In Children of the Knight, King Arthur, a man from medieval Britain transplanted to 21st Century Los Angeles, is appalled and fascinated by the television programs and music of modern America, and even more astonished to learn that most of it is aimed at children and teens.
He sees kids on TV using drugs in such a way that makes the activity look like a must-do for every viewer. He observes teens “hooking up” for causal sex, and others engaging in violent, often abusive behaviors. When he asks Lance about these “entertainments” and is told they’re mostly created for kids his age to watch, Arthur posits a question: “And if you or others your age engage in these behaviors, are you punished by thine elders or those in power?”
Lance suddenly realizes, as do Esteban and the other street kids later on, that all the anti-social behaviors modeled for them in music, movies and TV shows are exactly the same behaviors they get punished for on a regular basis, even though most of them grew up watching these kinds of shows and witnessing their older siblings (or even a parent) engaging in the same! The hypocrisy of a society that in every way possible teaches its young to be anti-social and self-absorbed and then punishes those youngsters for learning the lessons too well is staggering.
Hollywood and the music industry push the envelope further and further every year regardless of the damage they are doing to the children of this country. We’re a capitalist nation and I have no problem with companies making honest money. However, it would be really cool if these companies would exercise some restraint in the material they release, but restraint is sort of like self-discipline these days––a dirty word. The purveyors of this kind of material will always say it’s the parents’ job to shelter their kids from adult-oriented material, but that has become increasingly more difficult with newer and more efficient technology that make shielding kids virtually impossible, especially when the “adult-oriented” material is marketed straight at them!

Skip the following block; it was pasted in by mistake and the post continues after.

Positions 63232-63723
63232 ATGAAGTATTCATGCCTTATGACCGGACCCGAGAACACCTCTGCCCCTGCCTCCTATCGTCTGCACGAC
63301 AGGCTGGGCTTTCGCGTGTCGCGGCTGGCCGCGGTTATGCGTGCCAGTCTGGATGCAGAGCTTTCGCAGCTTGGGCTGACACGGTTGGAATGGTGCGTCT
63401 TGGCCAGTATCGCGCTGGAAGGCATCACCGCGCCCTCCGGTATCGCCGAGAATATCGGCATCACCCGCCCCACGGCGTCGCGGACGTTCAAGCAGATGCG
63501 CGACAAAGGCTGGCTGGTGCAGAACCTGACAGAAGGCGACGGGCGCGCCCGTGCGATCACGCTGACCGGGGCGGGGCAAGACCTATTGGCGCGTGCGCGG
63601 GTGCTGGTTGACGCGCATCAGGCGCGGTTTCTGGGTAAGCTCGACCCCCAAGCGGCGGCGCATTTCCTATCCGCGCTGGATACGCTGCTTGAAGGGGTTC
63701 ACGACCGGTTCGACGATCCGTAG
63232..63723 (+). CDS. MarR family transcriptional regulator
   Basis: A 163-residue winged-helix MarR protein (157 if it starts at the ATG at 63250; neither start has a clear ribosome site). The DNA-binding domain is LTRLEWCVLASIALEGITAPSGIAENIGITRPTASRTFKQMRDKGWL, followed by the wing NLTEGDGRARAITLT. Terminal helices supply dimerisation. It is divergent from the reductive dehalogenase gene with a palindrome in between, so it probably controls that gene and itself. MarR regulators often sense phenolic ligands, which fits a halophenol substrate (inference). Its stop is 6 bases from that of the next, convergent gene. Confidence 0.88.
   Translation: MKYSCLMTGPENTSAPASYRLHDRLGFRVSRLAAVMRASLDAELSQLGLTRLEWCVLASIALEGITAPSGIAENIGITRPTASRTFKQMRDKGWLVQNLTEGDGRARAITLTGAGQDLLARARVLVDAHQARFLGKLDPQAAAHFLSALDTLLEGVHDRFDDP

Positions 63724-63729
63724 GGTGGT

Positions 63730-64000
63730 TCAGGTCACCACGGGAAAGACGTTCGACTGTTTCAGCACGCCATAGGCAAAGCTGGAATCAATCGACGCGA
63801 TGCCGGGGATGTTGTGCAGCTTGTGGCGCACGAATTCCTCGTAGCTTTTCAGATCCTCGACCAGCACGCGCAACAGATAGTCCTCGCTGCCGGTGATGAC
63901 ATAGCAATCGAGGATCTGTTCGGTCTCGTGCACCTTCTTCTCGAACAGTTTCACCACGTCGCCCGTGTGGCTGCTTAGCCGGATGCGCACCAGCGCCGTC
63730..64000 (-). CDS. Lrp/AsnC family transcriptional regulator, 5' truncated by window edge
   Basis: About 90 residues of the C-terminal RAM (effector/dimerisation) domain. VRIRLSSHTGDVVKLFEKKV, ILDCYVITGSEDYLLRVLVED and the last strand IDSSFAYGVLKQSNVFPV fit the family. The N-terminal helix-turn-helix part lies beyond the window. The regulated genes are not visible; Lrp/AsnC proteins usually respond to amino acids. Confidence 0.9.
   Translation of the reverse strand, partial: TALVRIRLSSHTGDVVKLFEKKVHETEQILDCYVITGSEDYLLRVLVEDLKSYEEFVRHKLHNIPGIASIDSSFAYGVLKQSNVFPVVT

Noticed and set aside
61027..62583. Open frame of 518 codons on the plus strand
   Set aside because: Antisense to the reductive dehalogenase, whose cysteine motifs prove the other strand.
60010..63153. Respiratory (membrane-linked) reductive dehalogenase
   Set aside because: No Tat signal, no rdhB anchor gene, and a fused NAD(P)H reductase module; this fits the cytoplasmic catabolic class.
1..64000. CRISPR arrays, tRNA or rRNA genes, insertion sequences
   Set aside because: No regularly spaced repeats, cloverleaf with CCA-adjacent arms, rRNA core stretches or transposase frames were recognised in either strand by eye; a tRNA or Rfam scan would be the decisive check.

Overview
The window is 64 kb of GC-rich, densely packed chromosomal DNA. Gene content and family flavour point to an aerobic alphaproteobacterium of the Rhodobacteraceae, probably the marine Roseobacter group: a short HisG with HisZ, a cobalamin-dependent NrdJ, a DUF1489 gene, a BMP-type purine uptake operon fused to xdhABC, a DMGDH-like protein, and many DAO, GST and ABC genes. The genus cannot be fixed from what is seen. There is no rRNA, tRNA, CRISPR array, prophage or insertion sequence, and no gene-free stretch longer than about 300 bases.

Take the “F” word, for example. For kids today, that former obscenity is a noun, verb, or adjective depending upon how it’s used, and has become part and partial of daily conversation, among adults, too. This wasn’t a conscious decision on the part of society to expand the use of that word into every aspect of our lives because the country determined it would benefit everyone to do so. No, its use was incrementally increased over the years by Hollywood and the music industry until adults became so inured to hearing the word they don’t even blink anymore when their kids say it as a matter of course. Is this a good development for society and civilized behavior? Arthur doesn’t think so and he teaches his young knights civility and chivalry, two areas sorely lacking in America today. He recognizes that changing the overall behavior of these damaged children must begin with the small things, like use of language and how they address one another. Even calling each other “fool” is disdained by the king.
Can he successfully civilize these children that society has purposely made uncivilized and turn their collective might into something positive? Read Children of the Knight to find out.